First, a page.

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Good business isn’t always about financials and selling products: These social enterprises inspire us to give more to our communities and take less.

In our special section on Community Entrepreneurs, we focus on makers, store owners, food enthusiasts, do-gooders, connectors, online communities, renters, lenders and educators who build and strengthen communities while making excellent goods and services.

Detroit Soup Amy Kaherl helps get local businesses off the ground through a combination of public support and hearty soups. A hot meal and a good conversation are powerful tools for igniting a community. As the leader of Detroit Soup, a micro-grant project that’s given more than $80, 000 to the revival of the once-bankrupt city, Amy Kaherl knows this concept well. “We felt we could empower and connect the community, ” she says. Every month, Detroit Soup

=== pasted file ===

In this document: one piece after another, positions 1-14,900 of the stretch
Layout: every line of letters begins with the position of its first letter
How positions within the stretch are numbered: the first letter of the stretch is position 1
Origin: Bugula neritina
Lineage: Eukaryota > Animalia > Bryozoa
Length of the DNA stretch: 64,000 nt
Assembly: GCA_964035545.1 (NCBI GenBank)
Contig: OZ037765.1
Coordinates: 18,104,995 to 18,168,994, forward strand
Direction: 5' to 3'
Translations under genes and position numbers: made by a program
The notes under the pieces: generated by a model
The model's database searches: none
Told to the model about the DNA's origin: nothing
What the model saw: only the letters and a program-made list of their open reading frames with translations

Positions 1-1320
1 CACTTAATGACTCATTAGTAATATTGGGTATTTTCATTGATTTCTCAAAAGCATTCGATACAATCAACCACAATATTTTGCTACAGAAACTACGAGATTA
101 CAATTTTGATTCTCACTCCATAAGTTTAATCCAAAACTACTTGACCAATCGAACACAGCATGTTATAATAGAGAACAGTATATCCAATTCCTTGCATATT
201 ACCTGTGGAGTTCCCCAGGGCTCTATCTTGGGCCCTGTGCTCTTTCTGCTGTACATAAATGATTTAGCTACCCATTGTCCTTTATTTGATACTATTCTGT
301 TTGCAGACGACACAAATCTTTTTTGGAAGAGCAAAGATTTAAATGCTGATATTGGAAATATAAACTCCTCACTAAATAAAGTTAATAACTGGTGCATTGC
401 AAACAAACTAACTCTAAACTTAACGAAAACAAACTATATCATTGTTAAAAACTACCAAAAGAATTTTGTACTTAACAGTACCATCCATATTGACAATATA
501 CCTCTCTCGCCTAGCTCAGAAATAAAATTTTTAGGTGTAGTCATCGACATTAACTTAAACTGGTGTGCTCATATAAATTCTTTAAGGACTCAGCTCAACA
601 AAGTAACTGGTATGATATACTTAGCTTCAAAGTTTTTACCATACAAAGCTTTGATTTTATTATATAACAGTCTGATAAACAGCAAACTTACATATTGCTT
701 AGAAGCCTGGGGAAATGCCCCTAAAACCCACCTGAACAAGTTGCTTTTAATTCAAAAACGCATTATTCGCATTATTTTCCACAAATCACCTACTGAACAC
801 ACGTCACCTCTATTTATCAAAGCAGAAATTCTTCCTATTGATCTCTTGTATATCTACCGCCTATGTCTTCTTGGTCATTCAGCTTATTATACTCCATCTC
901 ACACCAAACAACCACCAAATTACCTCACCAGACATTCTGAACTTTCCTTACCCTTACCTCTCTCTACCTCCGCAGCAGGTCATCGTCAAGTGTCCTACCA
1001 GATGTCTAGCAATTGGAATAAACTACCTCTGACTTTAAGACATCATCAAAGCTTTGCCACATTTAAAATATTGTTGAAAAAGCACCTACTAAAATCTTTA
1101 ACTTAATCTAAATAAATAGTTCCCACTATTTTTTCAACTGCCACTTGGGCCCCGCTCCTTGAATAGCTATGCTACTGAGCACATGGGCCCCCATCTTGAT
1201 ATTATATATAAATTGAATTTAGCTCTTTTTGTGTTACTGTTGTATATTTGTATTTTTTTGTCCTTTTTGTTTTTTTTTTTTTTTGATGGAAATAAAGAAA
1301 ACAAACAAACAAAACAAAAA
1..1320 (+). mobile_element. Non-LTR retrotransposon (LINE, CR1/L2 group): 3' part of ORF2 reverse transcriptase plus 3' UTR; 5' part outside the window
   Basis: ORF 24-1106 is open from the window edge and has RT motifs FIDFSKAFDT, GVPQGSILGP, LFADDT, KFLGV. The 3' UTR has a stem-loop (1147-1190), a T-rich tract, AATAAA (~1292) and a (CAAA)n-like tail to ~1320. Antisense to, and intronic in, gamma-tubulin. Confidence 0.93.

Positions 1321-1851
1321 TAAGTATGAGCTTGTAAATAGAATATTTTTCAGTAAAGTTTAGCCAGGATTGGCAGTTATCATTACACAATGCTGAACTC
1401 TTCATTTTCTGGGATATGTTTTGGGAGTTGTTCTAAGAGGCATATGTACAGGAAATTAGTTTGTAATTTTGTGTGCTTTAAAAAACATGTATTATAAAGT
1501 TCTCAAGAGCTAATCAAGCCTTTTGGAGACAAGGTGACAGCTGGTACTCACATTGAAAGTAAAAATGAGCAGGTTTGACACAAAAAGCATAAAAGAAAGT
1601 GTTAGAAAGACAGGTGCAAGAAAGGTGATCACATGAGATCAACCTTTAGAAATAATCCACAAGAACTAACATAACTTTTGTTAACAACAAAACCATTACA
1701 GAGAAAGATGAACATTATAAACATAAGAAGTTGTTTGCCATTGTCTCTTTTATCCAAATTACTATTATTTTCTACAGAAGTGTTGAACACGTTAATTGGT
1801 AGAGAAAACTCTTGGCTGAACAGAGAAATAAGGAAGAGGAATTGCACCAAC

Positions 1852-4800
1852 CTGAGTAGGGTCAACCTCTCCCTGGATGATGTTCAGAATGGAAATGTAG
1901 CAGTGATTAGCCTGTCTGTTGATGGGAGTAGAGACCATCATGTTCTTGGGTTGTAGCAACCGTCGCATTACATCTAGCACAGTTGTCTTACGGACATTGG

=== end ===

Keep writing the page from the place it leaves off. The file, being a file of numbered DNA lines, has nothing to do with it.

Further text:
• Words:
    Sarah Rowland, Sammi Massey, Alyx Gorman and Georgia Frances King
  • Illustration:
    Sarah Maycock

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  • Words:
    Sarah Rowland, Sammi Massey, Alyx Gorman and Georgia Frances King
  • Illustration:
    Sarah Maycock
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